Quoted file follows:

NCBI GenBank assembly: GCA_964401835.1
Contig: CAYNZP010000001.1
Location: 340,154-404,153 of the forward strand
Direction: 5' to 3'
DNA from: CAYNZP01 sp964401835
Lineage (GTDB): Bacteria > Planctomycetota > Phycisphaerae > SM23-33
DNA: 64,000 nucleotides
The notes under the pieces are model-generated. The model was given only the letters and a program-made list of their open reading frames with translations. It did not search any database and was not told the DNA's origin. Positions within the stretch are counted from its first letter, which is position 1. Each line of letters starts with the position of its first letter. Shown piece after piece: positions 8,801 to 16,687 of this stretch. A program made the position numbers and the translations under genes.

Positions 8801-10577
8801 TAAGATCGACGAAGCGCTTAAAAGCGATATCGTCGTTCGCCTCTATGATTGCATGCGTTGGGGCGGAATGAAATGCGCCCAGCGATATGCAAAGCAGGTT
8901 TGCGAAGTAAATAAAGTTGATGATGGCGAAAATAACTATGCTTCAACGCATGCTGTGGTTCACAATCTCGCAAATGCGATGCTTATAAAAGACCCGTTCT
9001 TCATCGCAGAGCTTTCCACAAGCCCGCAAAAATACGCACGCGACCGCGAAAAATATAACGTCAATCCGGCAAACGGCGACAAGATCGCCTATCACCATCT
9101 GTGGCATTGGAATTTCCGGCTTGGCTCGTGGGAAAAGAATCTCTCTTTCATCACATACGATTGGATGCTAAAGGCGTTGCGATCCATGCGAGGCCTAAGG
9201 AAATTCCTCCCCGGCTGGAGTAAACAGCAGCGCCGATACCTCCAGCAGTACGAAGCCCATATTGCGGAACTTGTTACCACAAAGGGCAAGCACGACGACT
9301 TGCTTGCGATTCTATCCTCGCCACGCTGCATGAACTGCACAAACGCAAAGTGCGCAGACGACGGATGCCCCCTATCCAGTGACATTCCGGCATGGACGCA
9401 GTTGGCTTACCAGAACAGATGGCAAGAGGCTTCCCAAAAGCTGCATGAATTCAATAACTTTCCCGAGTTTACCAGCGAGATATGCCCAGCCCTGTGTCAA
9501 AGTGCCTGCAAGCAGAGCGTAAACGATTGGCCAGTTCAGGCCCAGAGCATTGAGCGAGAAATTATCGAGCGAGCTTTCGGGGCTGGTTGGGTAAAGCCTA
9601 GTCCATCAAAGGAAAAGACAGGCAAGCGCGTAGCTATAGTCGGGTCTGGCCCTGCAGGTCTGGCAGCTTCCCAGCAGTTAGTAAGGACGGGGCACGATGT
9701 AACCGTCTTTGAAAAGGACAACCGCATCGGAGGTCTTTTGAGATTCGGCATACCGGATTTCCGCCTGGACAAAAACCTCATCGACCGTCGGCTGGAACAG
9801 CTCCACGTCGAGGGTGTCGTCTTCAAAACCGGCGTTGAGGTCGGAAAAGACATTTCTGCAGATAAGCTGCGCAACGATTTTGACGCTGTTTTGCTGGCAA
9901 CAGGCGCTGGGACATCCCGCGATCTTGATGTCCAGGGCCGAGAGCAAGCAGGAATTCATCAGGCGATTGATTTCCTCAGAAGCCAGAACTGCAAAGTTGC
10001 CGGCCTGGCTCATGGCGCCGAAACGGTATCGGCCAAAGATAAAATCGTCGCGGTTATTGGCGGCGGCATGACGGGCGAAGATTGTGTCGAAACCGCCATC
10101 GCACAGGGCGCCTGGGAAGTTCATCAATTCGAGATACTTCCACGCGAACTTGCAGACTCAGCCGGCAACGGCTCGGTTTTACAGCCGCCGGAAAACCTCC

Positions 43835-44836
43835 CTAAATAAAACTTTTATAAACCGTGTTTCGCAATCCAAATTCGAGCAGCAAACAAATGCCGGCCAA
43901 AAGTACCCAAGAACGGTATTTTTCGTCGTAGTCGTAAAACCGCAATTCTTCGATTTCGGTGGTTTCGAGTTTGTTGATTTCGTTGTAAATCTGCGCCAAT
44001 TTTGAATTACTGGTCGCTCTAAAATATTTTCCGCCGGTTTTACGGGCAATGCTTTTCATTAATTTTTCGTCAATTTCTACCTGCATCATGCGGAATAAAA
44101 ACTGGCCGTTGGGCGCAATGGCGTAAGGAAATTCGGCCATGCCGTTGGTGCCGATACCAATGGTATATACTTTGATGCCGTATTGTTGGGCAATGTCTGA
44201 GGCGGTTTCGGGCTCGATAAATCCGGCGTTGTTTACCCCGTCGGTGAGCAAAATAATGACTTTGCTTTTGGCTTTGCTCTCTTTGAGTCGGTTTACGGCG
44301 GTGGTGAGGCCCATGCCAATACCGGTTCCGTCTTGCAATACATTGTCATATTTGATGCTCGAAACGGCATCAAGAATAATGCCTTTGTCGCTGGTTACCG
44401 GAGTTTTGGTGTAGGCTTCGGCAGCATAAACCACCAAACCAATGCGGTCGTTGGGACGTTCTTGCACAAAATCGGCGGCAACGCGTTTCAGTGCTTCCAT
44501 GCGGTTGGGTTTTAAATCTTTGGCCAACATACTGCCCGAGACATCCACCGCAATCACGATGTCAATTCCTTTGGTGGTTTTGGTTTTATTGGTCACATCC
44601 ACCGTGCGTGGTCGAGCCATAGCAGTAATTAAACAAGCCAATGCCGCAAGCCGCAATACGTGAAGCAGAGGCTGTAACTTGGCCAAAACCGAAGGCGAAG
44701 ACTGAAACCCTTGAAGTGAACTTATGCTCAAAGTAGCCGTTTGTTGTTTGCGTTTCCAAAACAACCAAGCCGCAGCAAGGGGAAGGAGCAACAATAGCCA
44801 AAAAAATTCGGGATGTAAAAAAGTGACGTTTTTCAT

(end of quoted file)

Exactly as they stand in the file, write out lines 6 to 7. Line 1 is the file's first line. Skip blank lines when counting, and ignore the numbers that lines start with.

Lineage (GTDB): Bacteria > Planctomycetota > Phycisphaerae > SM23-33
DNA: 64,000 nucleotides